Stop Calling The Deep State ‘Public Servants’
People who work for the government, elected, appointed, or otherwise installed, are typically called public servants, that their role is to serve the public, to do what is good for the people in society. That understanding is naive. People who work for the government in any capacity are government servants, and their service to government is sometimes diametrically opposed to the general good of the citizenry.
The American constitution was designed to limit government and to protect the rights of individuals, not only from other people and foreign threats, but also from the predations of government itself. The constitutional restraints have failed, not because they are defective, but because we, the people, allow politicians and the justice system to skirt its requirements and pick it apart, so that important sections are deemed meaningless.
In his lengthy (1,300+ pages) historical book, Tragedy and Hope, first published in 1966, Carrol Quigley, an insider, gives a quite interesting and frank look at how politics works, not only in America, but around the world. His idea was that it is foolish to think of the two parties as opposites, say the left and the right. The parties should be almost identical except for the surface rhetoric, “so that the American people can ‘throw the rascals out’ at any election without leading to any profound or extensive shifts in policy.” Over the years we have witnessed this happen time and time again. The same terrible things keep happening, government keeps expanding, and the rights of citizens keep diminishing, regardless of who is in the White House or the Capital Building.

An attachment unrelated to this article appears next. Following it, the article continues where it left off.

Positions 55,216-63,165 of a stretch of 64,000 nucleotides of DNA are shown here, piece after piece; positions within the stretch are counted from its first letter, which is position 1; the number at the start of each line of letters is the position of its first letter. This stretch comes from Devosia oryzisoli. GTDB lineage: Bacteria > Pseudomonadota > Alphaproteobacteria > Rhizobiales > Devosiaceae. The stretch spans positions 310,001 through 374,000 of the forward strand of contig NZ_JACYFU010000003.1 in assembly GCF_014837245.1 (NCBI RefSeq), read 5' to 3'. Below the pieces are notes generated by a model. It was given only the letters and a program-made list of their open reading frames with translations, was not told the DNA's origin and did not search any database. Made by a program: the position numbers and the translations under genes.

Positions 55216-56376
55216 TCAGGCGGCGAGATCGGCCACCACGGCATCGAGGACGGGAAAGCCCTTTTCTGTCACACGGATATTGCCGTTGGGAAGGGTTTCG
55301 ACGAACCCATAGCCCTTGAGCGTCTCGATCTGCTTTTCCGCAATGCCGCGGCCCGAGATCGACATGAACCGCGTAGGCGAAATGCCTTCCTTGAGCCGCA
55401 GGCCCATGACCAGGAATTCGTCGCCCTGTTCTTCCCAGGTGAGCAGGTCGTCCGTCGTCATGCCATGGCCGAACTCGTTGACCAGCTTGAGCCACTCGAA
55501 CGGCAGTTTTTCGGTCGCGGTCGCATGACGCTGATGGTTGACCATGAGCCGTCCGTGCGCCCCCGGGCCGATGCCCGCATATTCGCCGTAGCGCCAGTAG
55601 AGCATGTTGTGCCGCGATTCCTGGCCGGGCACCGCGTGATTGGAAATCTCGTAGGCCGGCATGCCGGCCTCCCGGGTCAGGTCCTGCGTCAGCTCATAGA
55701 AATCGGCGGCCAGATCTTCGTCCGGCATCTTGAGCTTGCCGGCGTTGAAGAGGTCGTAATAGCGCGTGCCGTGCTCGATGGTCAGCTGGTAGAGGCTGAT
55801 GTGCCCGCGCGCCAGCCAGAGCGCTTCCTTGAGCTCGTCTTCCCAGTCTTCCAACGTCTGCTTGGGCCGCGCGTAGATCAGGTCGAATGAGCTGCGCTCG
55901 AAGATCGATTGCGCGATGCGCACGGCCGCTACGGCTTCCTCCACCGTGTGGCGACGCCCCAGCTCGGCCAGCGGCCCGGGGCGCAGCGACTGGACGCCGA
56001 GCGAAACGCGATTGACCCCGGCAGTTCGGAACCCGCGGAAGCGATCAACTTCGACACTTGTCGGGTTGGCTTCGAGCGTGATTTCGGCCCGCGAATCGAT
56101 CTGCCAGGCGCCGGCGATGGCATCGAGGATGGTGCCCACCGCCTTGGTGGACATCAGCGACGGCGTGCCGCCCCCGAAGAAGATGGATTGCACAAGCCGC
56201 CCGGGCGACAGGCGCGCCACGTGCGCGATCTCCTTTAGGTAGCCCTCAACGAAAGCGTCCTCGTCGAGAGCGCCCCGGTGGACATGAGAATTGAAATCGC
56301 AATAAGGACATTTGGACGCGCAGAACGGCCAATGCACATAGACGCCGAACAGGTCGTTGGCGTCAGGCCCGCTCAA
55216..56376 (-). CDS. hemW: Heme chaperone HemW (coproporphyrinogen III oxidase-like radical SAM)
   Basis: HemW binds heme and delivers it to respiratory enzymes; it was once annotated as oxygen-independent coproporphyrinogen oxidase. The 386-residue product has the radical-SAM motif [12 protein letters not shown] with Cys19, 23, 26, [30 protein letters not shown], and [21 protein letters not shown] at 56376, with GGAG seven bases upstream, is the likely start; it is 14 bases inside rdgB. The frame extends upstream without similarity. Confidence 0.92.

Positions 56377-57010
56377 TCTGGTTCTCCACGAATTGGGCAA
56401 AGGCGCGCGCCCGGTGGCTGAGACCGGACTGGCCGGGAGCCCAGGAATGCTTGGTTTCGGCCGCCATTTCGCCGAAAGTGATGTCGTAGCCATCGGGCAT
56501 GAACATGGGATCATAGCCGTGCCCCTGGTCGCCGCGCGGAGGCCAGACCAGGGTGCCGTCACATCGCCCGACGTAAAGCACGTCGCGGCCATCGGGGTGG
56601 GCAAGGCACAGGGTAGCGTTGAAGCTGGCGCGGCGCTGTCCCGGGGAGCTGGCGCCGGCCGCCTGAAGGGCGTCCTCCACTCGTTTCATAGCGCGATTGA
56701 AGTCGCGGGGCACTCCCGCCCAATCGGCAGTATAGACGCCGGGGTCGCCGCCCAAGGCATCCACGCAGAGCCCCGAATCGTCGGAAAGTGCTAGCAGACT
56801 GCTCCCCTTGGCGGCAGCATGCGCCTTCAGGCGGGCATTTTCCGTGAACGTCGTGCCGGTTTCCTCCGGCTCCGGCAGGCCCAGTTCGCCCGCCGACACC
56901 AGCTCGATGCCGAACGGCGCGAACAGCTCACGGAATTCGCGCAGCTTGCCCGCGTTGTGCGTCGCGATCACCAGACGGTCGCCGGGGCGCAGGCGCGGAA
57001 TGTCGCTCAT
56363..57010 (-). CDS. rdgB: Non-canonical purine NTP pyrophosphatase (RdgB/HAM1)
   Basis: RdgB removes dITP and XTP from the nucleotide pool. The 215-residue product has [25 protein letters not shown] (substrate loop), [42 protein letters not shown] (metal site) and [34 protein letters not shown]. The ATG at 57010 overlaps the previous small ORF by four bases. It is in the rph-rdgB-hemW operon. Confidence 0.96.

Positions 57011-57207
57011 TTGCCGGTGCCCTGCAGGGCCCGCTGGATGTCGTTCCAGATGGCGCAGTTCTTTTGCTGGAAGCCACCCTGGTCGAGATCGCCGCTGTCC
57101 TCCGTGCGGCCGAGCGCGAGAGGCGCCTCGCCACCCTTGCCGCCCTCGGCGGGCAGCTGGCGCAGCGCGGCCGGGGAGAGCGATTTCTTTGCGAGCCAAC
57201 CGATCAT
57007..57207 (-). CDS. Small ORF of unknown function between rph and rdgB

What Quigley was describing is what we now know as the “Deep State.” It is the secret establishment that sets the policy and directs the course of politics. We owe a great debt of gratitude to Edward Snowden for exposing just how lawless, powerful, and deep this underground bureaucracy is. Indeed, even Senator Chuck Schumer, an insider himself, warned President Trump that when you mess with the Deep State, trying to drain the swamp, they have “six ways to Sunday of getting back at you.” We are also indebted, ironically, to the escapades of James Comey, John Brennan, and the rest of the deep state operatives who pretty much outed themselves and laid bare the brazen attempts to prevent Trump’s election and the more brazen ongoing attempts to unseat a duly-elected president.
It seems to me that the reason that Trump is so despised by so many elite politicians and insiders is that he doesn’t play their games. He sets his own agenda and plays his own game. Some of the things he does are not helpful, some of his policies seem to be foolish, but he gets things done in spite of tremendous resistance. He is probably the only person in the world who could have and would have done what he did to expose the corruption and try to drain the swamp. Professor Quigley likely would be quite surprised and probably unhappy with the way things are going.
The people of the swamp are what would typically be called public servants. They are not. They are government servants, whose role it is to expand the reach and power of centralized government, at the expense of the American people, as well as foreign citizens and governments.
The Deep State is certainly very deep and powerful. They will not just lay down, apologize, and mend their ways. There are a lot of bad things going on, but we the people need to change, We need to awaken to the threat and hold politicians and bureaucrats accountable. We need to work to limit government power, because public servants don’t serve the public. They serve power.
Daniel J. McLaughlin is the author of “Compassion and Truth-Why Good Intentions Don’t Equal Good Results.” Formerly a finance executive, he is now focused primarily on writing on economics, business, and politics. You can find him at daniel-mclaughlin.com.
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